My cousin Antonette wrote this on the day my father passed:
The loss of a loved one is always painful, especially if he touched your life in special ways. Today I lost my Tio Elio, a man to whom I looked up for his wisdom, strength, conviction and, above all, his amazing unconditional love for my brother and me. I will always remember those days as a child when Tia and Tio took us in for the summer and our adventures began. I recall Tio’s commitment to making every moment count for us. I could never repay them for their love. I will miss my uncle and the warm embrace he shared with me every time we met.
My son’s best friend Talayesa wrote the following from Brussels, where he is interning:
I just heard about Elio and am really feeling your loss. It came as a shock, since I was unaware of his condition. He and Daisy always treated me like one of the family, and it’s really hard to imagine coming to see you without being greeted by his welcoming hug.
The underlying themes in both writings are love and family, which defined my father’s life. He gave of himself routinely, willing to sacrifice for those he loved.
In Cuba he was an accountant, his drive and acumen always respected by his peers. He left all that behind for the promise of a better life – not for him, but for me, his only son. When he came to the U.S., he never went back to accounting. Instead, he took whatever jobs would provide for us. He spent his last two working decades as a banquet waiter. And, with the help of my mom, on a banquet waiter’s salary, he put me through college and law school.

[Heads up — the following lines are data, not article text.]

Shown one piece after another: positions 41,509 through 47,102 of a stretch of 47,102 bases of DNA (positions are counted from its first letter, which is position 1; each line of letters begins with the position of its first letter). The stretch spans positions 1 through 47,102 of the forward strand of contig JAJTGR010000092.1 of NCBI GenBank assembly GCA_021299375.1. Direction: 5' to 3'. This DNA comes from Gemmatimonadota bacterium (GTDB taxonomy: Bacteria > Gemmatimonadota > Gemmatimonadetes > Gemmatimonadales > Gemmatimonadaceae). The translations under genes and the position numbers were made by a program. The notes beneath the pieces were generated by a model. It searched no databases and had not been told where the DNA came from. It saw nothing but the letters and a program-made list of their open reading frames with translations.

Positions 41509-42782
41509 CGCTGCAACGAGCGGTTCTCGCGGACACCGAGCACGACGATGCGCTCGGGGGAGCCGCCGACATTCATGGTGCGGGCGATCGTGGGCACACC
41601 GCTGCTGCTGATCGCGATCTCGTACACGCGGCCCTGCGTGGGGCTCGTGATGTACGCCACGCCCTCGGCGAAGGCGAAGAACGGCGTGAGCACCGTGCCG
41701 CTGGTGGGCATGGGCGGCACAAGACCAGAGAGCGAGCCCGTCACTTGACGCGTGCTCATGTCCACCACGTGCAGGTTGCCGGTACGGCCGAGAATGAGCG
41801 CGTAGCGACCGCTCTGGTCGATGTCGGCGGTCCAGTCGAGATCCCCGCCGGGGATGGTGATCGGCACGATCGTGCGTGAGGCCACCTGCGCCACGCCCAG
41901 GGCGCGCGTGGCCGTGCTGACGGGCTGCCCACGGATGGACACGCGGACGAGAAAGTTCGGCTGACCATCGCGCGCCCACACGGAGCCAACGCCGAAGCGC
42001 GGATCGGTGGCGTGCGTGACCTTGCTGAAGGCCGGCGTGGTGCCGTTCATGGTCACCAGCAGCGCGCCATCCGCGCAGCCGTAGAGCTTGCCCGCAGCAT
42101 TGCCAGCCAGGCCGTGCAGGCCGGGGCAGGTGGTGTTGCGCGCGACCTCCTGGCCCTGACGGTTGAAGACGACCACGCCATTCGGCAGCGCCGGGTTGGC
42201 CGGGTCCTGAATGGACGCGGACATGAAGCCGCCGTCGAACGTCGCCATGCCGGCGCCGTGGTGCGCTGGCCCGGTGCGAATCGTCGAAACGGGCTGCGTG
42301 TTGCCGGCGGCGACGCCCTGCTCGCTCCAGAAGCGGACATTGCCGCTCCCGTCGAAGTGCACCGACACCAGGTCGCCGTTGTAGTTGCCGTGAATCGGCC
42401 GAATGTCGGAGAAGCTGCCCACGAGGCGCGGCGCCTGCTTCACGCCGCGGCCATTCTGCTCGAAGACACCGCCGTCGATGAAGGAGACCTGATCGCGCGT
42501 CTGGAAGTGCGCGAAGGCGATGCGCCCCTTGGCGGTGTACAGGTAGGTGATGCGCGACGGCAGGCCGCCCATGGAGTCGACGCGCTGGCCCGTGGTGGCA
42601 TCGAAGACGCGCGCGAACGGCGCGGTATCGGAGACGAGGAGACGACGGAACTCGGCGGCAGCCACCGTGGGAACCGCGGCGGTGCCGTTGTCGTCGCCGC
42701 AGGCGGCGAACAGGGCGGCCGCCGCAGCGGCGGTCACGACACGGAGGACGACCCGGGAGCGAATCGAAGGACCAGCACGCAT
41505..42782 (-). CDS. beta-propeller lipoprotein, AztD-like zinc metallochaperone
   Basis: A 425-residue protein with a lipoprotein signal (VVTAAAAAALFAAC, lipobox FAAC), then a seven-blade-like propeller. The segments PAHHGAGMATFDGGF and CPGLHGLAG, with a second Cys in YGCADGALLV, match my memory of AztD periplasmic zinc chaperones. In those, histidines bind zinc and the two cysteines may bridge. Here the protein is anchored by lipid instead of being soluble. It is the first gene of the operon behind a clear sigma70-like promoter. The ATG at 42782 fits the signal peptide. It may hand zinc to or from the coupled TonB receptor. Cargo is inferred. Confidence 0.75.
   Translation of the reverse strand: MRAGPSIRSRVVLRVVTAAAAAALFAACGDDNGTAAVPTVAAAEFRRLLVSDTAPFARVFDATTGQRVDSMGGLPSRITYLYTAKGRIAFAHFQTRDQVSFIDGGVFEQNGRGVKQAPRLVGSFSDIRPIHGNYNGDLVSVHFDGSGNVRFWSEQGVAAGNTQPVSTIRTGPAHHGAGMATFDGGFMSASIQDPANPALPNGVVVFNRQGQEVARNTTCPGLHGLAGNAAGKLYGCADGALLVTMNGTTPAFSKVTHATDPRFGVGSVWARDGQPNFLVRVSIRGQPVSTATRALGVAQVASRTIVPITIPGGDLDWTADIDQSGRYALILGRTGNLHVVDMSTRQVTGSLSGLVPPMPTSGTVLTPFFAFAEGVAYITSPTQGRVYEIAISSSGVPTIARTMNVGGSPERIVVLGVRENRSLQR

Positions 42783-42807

He had friends. He was a talker, always willing to engage in conversation, turning strangers into friends. Yet I do not recall my father ever going out with friends or doing anything which excluded my mother and me.
He was generous with his time and money. When he retired in 1997 and he and my mother moved to Miami from New York, they became my children’s daily caretakers. Patricia and I both worked long hours in demanding jobs. And my parents were the reason why we could. They were always there for us and their grandchildren, driving them to their daily activities, embracing and caring for their friends as if they too were their grandchildren.
He was surrounded by nieces and nephews who loved him, and brothers- and sisters-in-law who viewed him as a brother.
He and my mother were married for 58 years.
When my cousin Carmen passed away earlier this year, my father, who was in declining health, insisted on attending the wake. My Aunt Denise saw him sitting in discomfort, obviously afflicted by his condition, and gently reprimanded him for overexerting himself. My father replied: “I had to come. You are my family.”
He was right, of course. We are and will continue to be his family. We defined his life. Which is why his love will continue to dwell within us as time progresses and the pain recedes.